It's really cold outside! Stay safe with these six tips:
1. Stock up
Have a week's worth of food and safety supplies on hand to avoid having to leave the house. That includes drinking water, canned food, prescription drugs, salt to melt ice on roads and battery-powered lights and radio. Officials in some states, including Minnesota, Michigan and Illinois, are encouraging residents to stay indoors.
2. Wear layers
If you must go outside, know the right way to wear layers: The layer closest to your skin should be a wool or synthetic material — not cotton. Cotton does a bad job of moisture management. The next layer should be a warm layer that's not cotton, like a sweater or fleece. After that, put on a coat, ideally one that is waterproof and insulated.
3. Watch for signs of frostbite
Depending on the temperature and wind chill, frostbite can set in within minutes. The first sign is a prickly or itchy sensation. Next, the skin will turn red, white, pale or grayish-yellow and start looking hard or waxy. Then comes numbness and blisters. If you get blisters, don't pop them.
4. Leave faucets slightly on
In extremely cold weather, water pipes can freeze and even break. To help prevent this, leave your tap water on a little bit so it's dripping continuously. Also, open your kitchen cabinet doors under the sink to allow more heated air to get to the water pipes.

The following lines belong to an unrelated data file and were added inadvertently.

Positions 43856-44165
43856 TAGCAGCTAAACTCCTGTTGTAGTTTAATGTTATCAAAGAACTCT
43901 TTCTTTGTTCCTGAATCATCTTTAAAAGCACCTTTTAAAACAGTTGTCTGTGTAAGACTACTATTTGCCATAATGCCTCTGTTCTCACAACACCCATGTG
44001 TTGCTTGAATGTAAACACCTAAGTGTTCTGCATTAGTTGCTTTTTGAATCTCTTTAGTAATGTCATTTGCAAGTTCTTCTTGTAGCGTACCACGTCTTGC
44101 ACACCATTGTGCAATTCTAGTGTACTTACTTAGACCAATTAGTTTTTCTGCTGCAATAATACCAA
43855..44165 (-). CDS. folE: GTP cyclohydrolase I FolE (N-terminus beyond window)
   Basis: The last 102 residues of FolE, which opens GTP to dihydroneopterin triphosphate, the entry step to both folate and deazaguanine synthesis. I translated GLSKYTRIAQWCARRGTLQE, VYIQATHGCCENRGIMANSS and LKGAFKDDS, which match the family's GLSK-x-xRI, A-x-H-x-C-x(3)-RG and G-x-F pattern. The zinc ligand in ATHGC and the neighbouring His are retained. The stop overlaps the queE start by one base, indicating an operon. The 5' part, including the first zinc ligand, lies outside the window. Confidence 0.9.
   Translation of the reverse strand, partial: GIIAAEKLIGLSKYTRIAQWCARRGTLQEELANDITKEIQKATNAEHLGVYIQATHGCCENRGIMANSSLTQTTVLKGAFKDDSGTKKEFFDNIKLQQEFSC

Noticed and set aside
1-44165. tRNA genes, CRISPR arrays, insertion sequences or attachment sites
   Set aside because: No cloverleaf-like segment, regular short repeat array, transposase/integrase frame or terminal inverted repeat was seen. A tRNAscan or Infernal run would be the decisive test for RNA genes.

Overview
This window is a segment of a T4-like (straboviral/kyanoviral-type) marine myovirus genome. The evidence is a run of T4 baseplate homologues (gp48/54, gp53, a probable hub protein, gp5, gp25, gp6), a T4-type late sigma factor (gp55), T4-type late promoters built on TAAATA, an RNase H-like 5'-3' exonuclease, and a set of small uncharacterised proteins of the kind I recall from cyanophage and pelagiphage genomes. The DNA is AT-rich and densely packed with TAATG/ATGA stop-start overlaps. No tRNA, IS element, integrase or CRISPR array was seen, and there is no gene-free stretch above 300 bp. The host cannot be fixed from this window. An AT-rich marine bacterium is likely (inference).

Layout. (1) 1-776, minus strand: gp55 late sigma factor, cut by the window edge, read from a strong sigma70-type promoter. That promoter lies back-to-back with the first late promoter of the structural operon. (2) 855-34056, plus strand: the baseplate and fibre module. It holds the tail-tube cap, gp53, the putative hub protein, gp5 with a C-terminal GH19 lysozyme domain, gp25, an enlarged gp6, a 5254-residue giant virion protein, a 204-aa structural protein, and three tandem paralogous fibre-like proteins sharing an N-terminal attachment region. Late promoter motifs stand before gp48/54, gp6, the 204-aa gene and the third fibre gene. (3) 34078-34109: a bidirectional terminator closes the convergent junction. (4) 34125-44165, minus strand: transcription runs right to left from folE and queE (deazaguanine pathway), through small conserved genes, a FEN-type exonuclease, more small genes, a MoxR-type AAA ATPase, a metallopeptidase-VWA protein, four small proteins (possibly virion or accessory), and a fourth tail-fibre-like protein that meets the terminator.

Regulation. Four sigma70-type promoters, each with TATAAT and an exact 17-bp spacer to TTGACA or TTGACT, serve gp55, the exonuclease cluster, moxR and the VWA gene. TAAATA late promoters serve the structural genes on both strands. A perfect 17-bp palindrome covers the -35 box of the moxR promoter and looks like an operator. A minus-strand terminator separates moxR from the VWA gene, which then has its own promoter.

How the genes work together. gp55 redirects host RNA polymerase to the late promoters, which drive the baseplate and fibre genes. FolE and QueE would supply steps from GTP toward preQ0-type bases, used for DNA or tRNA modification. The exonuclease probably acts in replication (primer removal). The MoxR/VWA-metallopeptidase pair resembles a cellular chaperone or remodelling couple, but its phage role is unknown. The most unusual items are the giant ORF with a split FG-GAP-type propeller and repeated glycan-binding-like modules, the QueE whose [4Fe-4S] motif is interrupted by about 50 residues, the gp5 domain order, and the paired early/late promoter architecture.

5. Don't overexert yourself
When shoveling snow or even walking in deep snow, avoid straining too much or the exertion could lead to a heart attack. The American Heart Association recommends not eating a large meal before shoveling, giving yourself frequent breaks, and using a smaller shovel or a snowblower. Warning signs of a heart attack include discomfort in the chest that lasts a few minutes, shortness of breath, and pain or discomfort in the upper body, including the arms, back, neck, jaw or stomach.
6. Protect your pets
For small dogs, shovel a path so they have an area to do their business. Short-haired dogs may need to wear a sweater before going outdoors. Salt spread on walkways can dry out your pet's paws. Give their paws a good wipe-down after they come inside.
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